In 1974, Buckley wrote to Lee Underwood : "You are what you are, you know what you are, and there are no words for loneliness -- black, bitter, aching loneliness that gnaws the roots of silence in the night..."
"Tim felt he'd given everything to no avail," says Underwood. "He was even suicidal for a short while because he felt there was no place left to go, emotionally speaking. He was gaining new audiences and improving his singing within conventional song forms, but comments that he'd sold out made him feel terrible. He never understood his fear of success, and remained divided and tormented to the end. I urged him to take therapy shortly before his death, when he was feeling very bitter, to the point of suicide, but he said, 'Lose the anger, lose the music.'"
"We saw a lot of him over the years as disillusionment set in," said Clive Selwood, who, inspired by Buckley's session for BBC's John Peel Show, later founded the Strange Fruit label and its Peel Sessions. "When we first met, he spent his leisure time cycling across Venice Beach, guzzling a six-pack. When we last met, he was carrying a gun, in fear of the reactionary side of American life, who despised his long hair. He said, 'If you're carrying a gun, you stand a chance.'"
"He continually took chances with his life," adds Larry Beckett. "He'd drive like a maniac, risking accidents. For a couple of years he drank a lot and took downers to the point where it nearly killed him, but he'd always escape. Then he got into this romantic heroin-taking thing. Then his luck ran out." Buckley's most revered idols were Fred Neil -- who chose anonymity rather than exploit the success of Everybody's Talkin' -- and Miles Davis, both icons and both junkies. "He lived on the edge, creatively and psychologically," says Lee Underwood. "He treated drugs as tools, to feel or think things through in more intense ways. To explore."
One planned exploration was a musical adaptation of Joseph Conrad's novel Out Of The Islands and a screenplay of Thomas Wolfe's You Can't Go Home Again. Of more immediate consequence, Buckley had won the part of Woody Guthrie in Hal Ashby's film Bound For Glory. The consciousness as well as financial independence, but in the end it went instead to David Carradine.
Buckley was still up for playing live. After a short tour culminating in a sold-out show at an 1800-capacity venue in Dallas, the band partied on the way home, as was customary. An inebriated Tim proceeded to his good friend Richard Keeling's house in order to score some heroin.
As Underwood tells it, Keeling, in flagrante delicto and unwilling to be disturbed, argued with Buckley : "Finally, in frustration, Richard put a quantity of heroin on a mirror and thrust it at Tim, saying, 'Go ahead, take it all,' like a challenge. As was his way, Tim sniffed the lot. Whenever he was threatened or told what to do, he rebelled."
Staggering and lurching around the house, Buckley had to be taken home, where Judy Buckley laid him on the floor with a pillow. She then put him to bed, thinking he would recover; when she checked later, he'd turned an ominous shade of blue. The paramedics were called but it was too late. Tim Buckley was dead.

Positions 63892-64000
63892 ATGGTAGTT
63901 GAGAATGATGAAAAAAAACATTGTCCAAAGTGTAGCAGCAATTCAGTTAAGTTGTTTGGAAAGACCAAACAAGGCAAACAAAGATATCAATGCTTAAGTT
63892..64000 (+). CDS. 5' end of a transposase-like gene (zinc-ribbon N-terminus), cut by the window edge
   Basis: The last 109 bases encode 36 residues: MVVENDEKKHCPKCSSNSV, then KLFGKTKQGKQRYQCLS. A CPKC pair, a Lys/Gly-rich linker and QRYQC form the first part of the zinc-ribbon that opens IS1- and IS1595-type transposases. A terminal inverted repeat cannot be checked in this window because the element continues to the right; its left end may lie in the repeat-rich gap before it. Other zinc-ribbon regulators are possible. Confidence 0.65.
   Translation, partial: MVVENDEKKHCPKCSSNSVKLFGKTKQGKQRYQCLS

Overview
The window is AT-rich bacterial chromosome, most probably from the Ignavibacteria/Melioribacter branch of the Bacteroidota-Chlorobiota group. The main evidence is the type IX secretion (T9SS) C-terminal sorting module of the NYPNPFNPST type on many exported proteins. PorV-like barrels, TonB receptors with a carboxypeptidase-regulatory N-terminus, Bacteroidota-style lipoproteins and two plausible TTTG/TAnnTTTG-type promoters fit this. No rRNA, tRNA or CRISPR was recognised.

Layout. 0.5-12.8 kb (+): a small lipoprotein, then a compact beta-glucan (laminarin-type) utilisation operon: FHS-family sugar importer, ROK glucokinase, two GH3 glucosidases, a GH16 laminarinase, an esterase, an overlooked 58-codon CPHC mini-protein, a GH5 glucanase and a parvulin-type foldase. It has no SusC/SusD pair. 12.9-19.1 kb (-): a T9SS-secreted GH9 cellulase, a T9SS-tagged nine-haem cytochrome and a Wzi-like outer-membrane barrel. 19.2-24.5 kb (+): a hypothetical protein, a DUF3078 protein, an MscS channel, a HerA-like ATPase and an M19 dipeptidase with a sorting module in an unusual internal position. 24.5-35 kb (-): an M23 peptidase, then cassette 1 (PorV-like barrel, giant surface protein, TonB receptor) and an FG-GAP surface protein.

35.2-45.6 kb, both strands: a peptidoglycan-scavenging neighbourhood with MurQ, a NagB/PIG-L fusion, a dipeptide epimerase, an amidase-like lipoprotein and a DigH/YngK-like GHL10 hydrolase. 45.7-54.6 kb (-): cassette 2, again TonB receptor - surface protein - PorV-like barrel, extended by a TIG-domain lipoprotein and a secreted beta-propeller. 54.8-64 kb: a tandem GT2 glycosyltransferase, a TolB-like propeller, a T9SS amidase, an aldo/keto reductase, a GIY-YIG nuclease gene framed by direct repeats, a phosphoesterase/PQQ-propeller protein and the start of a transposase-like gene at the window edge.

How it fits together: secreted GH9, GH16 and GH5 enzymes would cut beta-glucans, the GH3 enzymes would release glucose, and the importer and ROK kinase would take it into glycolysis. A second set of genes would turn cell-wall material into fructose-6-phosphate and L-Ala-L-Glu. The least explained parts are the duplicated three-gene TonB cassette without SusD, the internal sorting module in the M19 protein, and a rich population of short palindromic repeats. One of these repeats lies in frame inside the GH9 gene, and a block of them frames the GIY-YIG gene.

"I remember Herb saying Tim had died, and we all sat there," recalls Bob Duffy, Buckley's old tour manager. "It wasn't expected but it was like watching a movie, and that was its natural ending."
"It was painful to listen to his records after he died," says Linda Gillen. "I remember how vibrant he was. He had that same lost alienation as friends who had committed suicide. He was smart, wonderful, mean, nasty, kind, racist, and a loyal friend, all kinds of contradictions. A true original."
"When he died, I took a week off," remembers Joe Stevens. "He was special -- an innocent in an animal machine."
IN 1983, IVO WATTS-RUSSELL of the 4AD label had the inspired notion to marry the vaporous drama of the Cocteau Twins to Buckley's Song To The Siren. Punk's Stalinist purge was over, and the result was a haunting highlight of post-New Wave rock, launching both This Mortal Coil and Buckley's posthumous reputation.
Before he died, Buckley had been planning a live LP spanning the various phases of his career. Sixteen years later Dream Letter was released to great acclaim. "Nobody would have listened before," reckons Herb Cohen. "Things have their own cycle, usually close to 20 years. You have to wait."
He knowingly compromised his fierce artistic ideals, but his gut feeling was that he'd get more freedom later," says Larry Beckett. "If he'd gone into hiding for 10 years, no end of labels would have recorded anything he wanted. Things do come around."
"He was one of the great ballad singers of all time, up there with Mathis and Sinatra," believes Lee Underwood. "He would have pulled out of his youthful confusion, expanded his musical scope to include great popular and jazz songs. Tim Buckley didn't say, 'I am this, I am that.' He said, 'I am all of these things.'